Wow! I feel like I am reading a page from my life. We (husband & I) are caring for his parents and even though husband has family, i.e., brother/nieces & cousins, it seems ALL the responsibility falls on James. I admit I do become quite irate, such as 20 minutes ago, doing the "bed" routine and there was the usual stress associated with the situation. I do not know if my husband's family would be willing to extend themselves to offer assistance, we saw them at a family event 2 wks ago - and I don't recall any of the nephews OR the "other son?" come over to the parents and say, "Hi! How are you?", or anything of that sort. I realize I might be a "little" uptight at the moment, but I thought family was to pull together in a crisis, I find more support at church than I do with these people my husband is allegedly related to by blood!!! Thank you so much for letting me vent! Take care all!!!

    Reply

    • February 25, 2012 at 12:30 pm | Posted by Ilyas

      SO true Dannielle. I have a hard time ansikg for help as well, but luckily I have some pretty intuitive family members and friends who know when to offer :-)

      Reply

  4. May 12, 2011 at 8:33 pm | Posted by Barbara

    This helps me a lot, i have the exact same situation except it is my own mother. This is what i did: Have your family pitch in some money and hire a caregiver from say 7 am until noon everyday. That way, you can at least sleep in from changing the diapers at night. Also, I have someone come in during the week two nights in a row from 6pm to 10 pm. This makes my Tuesdays and Wednesdays a "week end". I just have to get through Saturday and Sunday. So the state sends a bather on Saturday and she takes care of her in the morning. This only costs about $300 a week (I say only because I have 4 people pitching in, and they are really good about it). You have to write a letter to your family saying this is what you need. Best wishes, it worked for me.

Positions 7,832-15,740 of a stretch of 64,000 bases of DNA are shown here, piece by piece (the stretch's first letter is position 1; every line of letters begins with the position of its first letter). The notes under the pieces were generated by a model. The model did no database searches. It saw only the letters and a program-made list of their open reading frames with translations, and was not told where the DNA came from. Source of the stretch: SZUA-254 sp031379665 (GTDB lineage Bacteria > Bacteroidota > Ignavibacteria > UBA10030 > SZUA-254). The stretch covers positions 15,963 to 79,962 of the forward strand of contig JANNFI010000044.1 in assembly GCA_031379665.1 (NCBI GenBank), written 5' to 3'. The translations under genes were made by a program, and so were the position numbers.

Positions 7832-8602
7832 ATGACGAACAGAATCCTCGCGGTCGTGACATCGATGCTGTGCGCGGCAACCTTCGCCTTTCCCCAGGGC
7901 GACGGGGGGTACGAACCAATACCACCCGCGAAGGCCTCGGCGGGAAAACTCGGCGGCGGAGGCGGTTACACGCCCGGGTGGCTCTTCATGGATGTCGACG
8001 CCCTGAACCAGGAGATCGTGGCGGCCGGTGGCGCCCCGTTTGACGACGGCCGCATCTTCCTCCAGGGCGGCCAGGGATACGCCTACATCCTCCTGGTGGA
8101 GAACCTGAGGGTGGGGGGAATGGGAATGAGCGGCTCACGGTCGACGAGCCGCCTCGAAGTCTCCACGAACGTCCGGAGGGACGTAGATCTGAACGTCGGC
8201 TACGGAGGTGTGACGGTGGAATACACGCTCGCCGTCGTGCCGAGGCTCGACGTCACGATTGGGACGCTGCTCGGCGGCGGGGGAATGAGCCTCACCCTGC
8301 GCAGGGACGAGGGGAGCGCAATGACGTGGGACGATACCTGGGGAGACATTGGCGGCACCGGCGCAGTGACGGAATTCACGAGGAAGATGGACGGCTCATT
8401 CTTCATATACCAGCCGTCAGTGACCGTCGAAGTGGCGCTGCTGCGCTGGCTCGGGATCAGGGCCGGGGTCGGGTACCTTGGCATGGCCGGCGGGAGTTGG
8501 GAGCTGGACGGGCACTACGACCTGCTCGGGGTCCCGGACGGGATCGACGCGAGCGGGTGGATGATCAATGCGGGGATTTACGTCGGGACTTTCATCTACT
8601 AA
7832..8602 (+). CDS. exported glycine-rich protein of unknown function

Reply

  5. March 2, 2011 at 3:18 pm | Posted by Paulette

    Check into your community services, you might find organizations that can help. If you mother-n-law, has a new diagnosis and if she if medicare is primary she may qualify for home health services. This would have to be discussed with her primary care physician to make certain there is a need for this type services. We all know with all the changes medicare is going through, we want to ask for that services if the client is in need of care from an outside agency. If she has a valid need and medicare is her primary insurance then medicare will pay 100 percent. If you could make arrangements to speak with her doctor he may be able to assist you in finding other services available in your community that could help. Not knowing where you live, this is what is available where I live: Neighbor-to-neighbor and people who care. You need a break to replenish yourself. Hope this helps. Paulette, LPN

    Reply

Share your thoughts, stories and comments:

Your email address will not be published. Required fields are marked *


  • Ask Dr. Amy now!

    Dr. Amy would love the opportunity to answer your questions.

    Your personal information is kept private and confidential, and is used only to communicate directly with you regarding your question.

    All fields are required.

    By submitting this question, you agree to the Terms of Use and disclaimer for this site.

Find home care near you or your loved one:

http://www.caregiverstress.com/2011/02/i%e2%80%99m-struggling-to-care-for-my-97-year-old-mother-in-law-i%e2%80%99m-feeling-overwhelmed-frustrated-and-taken-advantage-of-what-do-i-do/